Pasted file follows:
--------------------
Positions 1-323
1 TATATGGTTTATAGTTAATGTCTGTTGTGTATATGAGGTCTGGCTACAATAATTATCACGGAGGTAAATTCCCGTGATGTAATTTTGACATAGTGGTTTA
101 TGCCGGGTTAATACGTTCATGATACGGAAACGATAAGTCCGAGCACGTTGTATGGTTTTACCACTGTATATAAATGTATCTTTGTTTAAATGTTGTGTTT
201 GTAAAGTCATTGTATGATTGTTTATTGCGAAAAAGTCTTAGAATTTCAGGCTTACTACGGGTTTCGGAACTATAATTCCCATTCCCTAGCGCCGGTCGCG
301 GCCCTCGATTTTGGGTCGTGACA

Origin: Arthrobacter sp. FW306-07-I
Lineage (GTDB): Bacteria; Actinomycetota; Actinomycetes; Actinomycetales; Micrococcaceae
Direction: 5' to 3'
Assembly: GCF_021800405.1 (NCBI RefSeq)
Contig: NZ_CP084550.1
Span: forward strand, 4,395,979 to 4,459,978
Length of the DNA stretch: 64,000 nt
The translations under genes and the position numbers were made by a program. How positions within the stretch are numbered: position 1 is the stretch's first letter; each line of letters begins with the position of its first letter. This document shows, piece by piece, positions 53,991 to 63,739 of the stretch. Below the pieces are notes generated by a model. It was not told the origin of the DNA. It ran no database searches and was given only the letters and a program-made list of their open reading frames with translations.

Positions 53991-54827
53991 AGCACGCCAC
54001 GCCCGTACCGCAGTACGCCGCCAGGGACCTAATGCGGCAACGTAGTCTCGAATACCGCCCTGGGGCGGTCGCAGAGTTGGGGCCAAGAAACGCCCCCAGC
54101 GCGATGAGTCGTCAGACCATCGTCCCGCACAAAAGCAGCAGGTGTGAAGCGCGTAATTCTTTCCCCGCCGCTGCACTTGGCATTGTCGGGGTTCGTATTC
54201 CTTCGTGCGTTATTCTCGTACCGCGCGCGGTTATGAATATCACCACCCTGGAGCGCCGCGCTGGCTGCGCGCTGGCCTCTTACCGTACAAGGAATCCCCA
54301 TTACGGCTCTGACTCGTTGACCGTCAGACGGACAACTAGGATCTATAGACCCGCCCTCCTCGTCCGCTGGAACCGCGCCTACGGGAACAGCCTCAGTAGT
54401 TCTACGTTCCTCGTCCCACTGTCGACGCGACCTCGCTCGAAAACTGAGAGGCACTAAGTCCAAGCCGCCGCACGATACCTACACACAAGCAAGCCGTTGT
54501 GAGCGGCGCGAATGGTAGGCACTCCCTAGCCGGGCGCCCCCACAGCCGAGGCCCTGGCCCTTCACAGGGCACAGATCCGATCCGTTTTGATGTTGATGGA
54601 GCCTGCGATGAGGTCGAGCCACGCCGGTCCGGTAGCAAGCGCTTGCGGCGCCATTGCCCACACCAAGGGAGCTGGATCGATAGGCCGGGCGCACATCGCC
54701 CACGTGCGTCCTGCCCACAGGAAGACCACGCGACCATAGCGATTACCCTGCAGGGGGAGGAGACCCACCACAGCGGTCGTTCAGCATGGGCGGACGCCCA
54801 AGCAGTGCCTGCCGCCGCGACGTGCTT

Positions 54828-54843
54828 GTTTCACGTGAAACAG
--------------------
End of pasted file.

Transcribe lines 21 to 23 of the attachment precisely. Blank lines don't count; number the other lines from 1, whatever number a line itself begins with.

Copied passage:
54501 GAGCGGCGCGAATGGTAGGCACTCCCTAGCCGGGCGCCCCCACAGCCGAGGCCCTGGCCCTTCACAGGGCACAGATCCGATCCGTTTTGATGTTGATGGA
54601 GCCTGCGATGAGGTCGAGCCACGCCGGTCCGGTAGCAAGCGCTTGCGGCGCCATTGCCCACACCAAGGGAGCTGGATCGATAGGCCGGGCGCACATCGCC
54701 CACGTGCGTCCTGCCCACAGGAAGACCACGCGACCATAGCGATTACCCTGCAGGGGGAGGAGACCCACCACAGCGGTCGTTCAGCATGGGCGGACGCCCA